A lot of beginners overlap their hands. Avoid this! When we hit a two-handed backhand in pickleball, you want your hands touching but not overlapping. 

If you're right-handed, your left pinky touches your right index finger.
Advanced Note: 
You may be especially familiar with a few grip options if you're also a tennis player. When it comes to the two-handed backhand, here's how your hands should grip:

Dominant hand: A combo between an Eastern Backhand and Continental Grip.

Non-dominant hand: A combo between Continental and an Australian Grip. Your non-dominant hand should touch your dominant hand so you're not leaving too much space to allow for a loss of control.


When your paddle hits the ball, your dominant wrist should be firm to stabilize your strike.

Your non-dominant wrist should be more flexible. The non-dominant wrist should point towards the ulna. Keep your non-dominant wrist relaxed (or as relaxed as possible). Flexibility allows you to use more complex techniques as you become more advanced (like adding spin, speed, or angle to the pickleball).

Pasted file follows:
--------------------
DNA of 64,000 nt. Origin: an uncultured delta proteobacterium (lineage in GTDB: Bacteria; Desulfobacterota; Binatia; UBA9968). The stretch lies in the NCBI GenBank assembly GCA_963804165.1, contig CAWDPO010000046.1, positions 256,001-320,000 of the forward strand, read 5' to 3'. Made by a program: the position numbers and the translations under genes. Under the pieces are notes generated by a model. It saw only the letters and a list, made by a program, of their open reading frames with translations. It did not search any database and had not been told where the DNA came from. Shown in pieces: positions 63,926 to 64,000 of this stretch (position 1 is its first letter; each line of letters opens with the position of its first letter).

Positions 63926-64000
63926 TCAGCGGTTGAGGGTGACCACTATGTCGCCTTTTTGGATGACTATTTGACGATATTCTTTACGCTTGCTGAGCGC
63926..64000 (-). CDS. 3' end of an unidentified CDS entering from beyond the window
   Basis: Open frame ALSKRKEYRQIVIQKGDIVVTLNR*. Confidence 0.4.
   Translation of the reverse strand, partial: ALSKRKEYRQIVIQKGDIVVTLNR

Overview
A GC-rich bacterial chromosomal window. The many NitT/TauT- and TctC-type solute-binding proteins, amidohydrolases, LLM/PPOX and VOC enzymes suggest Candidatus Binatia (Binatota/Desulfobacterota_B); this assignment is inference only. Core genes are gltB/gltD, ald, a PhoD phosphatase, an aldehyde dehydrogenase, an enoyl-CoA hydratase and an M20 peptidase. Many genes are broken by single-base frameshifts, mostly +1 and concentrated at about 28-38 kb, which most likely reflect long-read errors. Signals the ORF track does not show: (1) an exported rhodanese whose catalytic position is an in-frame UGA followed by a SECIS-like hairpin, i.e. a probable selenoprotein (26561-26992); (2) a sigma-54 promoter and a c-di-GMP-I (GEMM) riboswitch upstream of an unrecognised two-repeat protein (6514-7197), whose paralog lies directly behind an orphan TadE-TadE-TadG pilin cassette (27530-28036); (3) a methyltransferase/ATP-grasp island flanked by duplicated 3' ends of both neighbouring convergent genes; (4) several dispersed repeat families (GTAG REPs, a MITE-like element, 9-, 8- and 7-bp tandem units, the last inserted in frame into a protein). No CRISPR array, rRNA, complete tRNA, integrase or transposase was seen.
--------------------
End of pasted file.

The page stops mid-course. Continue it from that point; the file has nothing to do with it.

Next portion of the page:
Lastly, when it comes to your arms, an excellent two-handed backhand in pickleball should have relaxed shoulders. Keep those shoulders low.

It’s common for some players to have one shoulder try to rise just before or during the strike. Be sensitive to your shoulders. If your shoulders rise, it leads to tension. This shoulder tension will make your two-handed backhand less fluid and reduce control and power.

Stance and footwork

Bend with your knees, not with your back.

Get nice and low to the ground. Please don’t hit it with straight legs.

Good bent knees help you get the ball up and above the net. You’ll get much more power since the depth will come from your legs. As you strike the ball with your two-handed backhand, your back will stay straight up.

Lastly, this form will help you with control and flow nicely into a good follow-through.

Beginner note: Many beginners try to get low by bending or hinging at their back. If you do this, your swing will look and feel more like you're shoveling the ball. Avoid this because you lose control and power. You'll also notice bending at your back because you'll likely not bend your knees.

Follow-through over your shoulder